Vegan Mashed Potatoes with Garlic

You’ll love the hearty flavors in this creamy Vegan Mashed Potatoes recipe. If you’re after dairy-free mashed potatoes, this one delivers with only 5 ingredients!

Serve these potatoes with some vegan gravy over the top.

A bowl full of vegan mashed potatoes with melted butter and parsley on top sits in front of red potatoes and a bowl of gravy.

It’s officially the time of year when we break out the sweaters and jeans and mashed potatoes. I don’t know why, but mashed potatoes are really only a thing in the fall and winter.

One of my big goals when I went vegan, was finding a way to make my mashed potatoes vegan. Priorities…right?

But we love serving a dish of easy mashed potatoes as a side dish, especially in the colder months. That’s why I’m sharing with you this plant-based mashed potatoes recipe. I know you’re going to love it!

Ingredients

You can find the full printable recipe, including ingredient quantities, below. But first, here are some explanations of ingredients and steps to help you make this recipe perfect every time.

Here are the ingredients you’ll need for this recipe:

  • Potatoes — It’s true that russets or golds have a higher starch content and thus make creamier mashed potatoes. However, I grew up using red potatoes, and I find their texture is great. You’ll need 5 to 6 potatoes.
  • Garlic — This is an optional ingredient, but I like to add 2 to 3 cloves of garlic to the potatoes to infuse some mild garlicky flavor.
  • Butter or Olive oil — You can use either vegan butter or olive oil. I’ve used both, and they’re great. However, I do love the buttery flavor that comes from using vegan butter.
  • Plant-based milk — Three things to note here: 1) make sure you use plain, not vanilla-flavored milk, and 2) Use unsweetened milk, and 3) I find soy milk has the most neutral flavor, whereas almond milk has a mild nutty flavor to it.
  • Salt — We’ll add a little bit of salt to the potatoes. People can add more salt to their servings if they so choose.
Vegan gravy is poured over a big plate of mashed potatoes.

How to Make Vegan Mashed Potatoes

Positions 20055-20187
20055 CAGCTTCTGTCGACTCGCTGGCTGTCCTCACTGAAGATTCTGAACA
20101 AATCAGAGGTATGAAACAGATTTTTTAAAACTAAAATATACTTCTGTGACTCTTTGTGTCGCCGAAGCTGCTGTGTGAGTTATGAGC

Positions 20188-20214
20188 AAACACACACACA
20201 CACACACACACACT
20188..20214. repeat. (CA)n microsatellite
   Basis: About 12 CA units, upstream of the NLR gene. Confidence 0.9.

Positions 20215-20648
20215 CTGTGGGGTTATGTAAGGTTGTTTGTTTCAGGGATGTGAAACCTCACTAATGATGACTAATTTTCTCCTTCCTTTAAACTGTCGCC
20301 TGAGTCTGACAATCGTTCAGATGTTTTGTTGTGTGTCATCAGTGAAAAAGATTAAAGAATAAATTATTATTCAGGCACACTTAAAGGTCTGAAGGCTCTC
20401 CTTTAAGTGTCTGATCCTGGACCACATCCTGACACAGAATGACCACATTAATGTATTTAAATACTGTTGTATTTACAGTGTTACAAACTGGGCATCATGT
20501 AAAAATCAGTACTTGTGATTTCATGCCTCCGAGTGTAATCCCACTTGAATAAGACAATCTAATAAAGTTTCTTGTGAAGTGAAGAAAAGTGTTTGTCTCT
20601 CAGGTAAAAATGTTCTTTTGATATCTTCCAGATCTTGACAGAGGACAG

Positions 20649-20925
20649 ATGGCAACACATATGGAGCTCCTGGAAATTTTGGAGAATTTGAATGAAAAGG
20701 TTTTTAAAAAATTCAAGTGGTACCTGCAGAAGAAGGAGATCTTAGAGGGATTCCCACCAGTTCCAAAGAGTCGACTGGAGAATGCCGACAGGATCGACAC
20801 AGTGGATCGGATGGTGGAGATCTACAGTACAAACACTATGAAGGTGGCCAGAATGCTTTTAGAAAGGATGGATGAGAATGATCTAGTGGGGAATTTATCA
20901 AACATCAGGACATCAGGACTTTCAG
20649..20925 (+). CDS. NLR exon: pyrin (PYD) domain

Wondering how to make mashed potatoes without milk? It may seem difficult, but it’s not! Here are the steps:

Step One: Prepare the Potatoes

Rinse off the potatoes and chop them into small cubes. I leave the skins on, but that’s because I’m going for a homestyle type of mashed potatoes with some texture.

Place chopped potatoes in a pot with water and bring it to a boil. Continue boiling until the potatoes are tender. Insert a fork into the potatoes to test them.

Quick Fix Tip

To make ahead of a big meal, chop the potatoes a day before and store them in water. Then when you’re ready to cook them, pour the water and potatoes into the pot to cook them.

Sliced potatoes sit on a cutting board next to a knife.

Step Two: Add Garlic (Optional)

If you’re going to use the garlic, then peel 2 to 3 cloves and chop them. Set them aside.

Step Three: Mashing Potatoes

Once potatoes are done, use a strainer to drain cooking water. Add the chopped garlic to the bottom of the serving bowl and then pour the hot potatoes over the garlic. Then, add vegan butter and use a potato masher to mash the potatoes.

Add the plant-based milk as you mash, until you achieve a desired consistency.

See my notes below for creamy mashed potatoes.

Finally, stir in the salt. Add more or less based on your taste preferences. Remember, you can always add more salt, but it’s not easy to take salt out of a dish!

Serving

Serve Vegan Mashed Potatoes warm, with an extra pat (or two) of vegan butter to make them look even more enticing than they already are. You’ll also want a simple, easy Vegan Gravy Recipe because there’s nothing like vegan mashed potatoes with gravy!

Creamy Mashed Potatoes

If you prefer creamy mashed potatoes, here are some tips for you:

  • Peel the potatoes — I like the texture and nutrition added from the potato peel, but for the creamiest potatoes possible, be sure to peel the potatoes
  • Use Russet or Gold — These potatoes have a higher starch content and thus create a smoother texture.
  • Keep Your Ingredients Hot — Be ready to whip the potatoes while they’re hot. And when you add the plant-based milk, be sure to heat it up for a minute or so first.